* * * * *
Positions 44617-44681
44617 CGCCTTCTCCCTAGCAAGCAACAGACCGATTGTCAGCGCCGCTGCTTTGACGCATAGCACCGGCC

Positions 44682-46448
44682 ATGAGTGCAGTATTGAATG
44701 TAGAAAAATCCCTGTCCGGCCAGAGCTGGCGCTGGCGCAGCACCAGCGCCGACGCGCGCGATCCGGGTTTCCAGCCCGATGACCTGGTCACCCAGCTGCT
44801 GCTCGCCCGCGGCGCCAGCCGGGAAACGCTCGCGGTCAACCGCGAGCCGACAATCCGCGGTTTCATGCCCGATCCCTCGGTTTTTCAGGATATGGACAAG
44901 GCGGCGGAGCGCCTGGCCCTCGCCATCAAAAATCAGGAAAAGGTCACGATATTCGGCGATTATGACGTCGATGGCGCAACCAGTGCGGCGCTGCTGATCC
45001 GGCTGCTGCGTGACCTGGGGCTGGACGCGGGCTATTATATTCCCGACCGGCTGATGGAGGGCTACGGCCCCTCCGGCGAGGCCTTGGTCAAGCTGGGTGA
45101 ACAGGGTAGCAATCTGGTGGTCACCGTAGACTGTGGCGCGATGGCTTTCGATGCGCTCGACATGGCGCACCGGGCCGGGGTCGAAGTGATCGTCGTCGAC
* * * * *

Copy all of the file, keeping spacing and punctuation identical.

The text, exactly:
Positions 44617-44681
44617 CGCCTTCTCCCTAGCAAGCAACAGACCGATTGTCAGCGCCGCTGCTTTGACGCATAGCACCGGCC

Positions 44682-46448
44682 ATGAGTGCAGTATTGAATG
44701 TAGAAAAATCCCTGTCCGGCCAGAGCTGGCGCTGGCGCAGCACCAGCGCCGACGCGCGCGATCCGGGTTTCCAGCCCGATGACCTGGTCACCCAGCTGCT
44801 GCTCGCCCGCGGCGCCAGCCGGGAAACGCTCGCGGTCAACCGCGAGCCGACAATCCGCGGTTTCATGCCCGATCCCTCGGTTTTTCAGGATATGGACAAG
44901 GCGGCGGAGCGCCTGGCCCTCGCCATCAAAAATCAGGAAAAGGTCACGATATTCGGCGATTATGACGTCGATGGCGCAACCAGTGCGGCGCTGCTGATCC
45001 GGCTGCTGCGTGACCTGGGGCTGGACGCGGGCTATTATATTCCCGACCGGCTGATGGAGGGCTACGGCCCCTCCGGCGAGGCCTTGGTCAAGCTGGGTGA
45101 ACAGGGTAGCAATCTGGTGGTCACCGTAGACTGTGGCGCGATGGCTTTCGATGCGCTCGACATGGCGCACCGGGCCGGGGTCGAAGTGATCGTCGTCGAC